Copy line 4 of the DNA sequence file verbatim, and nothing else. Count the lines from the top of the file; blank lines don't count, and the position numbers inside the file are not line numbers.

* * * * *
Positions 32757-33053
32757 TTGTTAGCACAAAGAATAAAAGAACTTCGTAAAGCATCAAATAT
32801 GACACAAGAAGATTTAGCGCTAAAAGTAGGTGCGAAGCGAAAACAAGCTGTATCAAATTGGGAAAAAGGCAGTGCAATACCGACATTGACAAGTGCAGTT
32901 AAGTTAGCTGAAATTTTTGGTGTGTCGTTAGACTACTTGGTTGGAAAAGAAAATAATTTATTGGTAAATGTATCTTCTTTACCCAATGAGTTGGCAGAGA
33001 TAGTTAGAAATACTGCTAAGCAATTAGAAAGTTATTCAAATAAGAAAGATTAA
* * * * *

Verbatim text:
32901 AAGTTAGCTGAAATTTTTGGTGTGTCGTTAGACTACTTGGTTGGAAAAGAAAATAATTTATTGGTAAATGTATCTTCTTTACCCAATGAGTTGGCAGAGA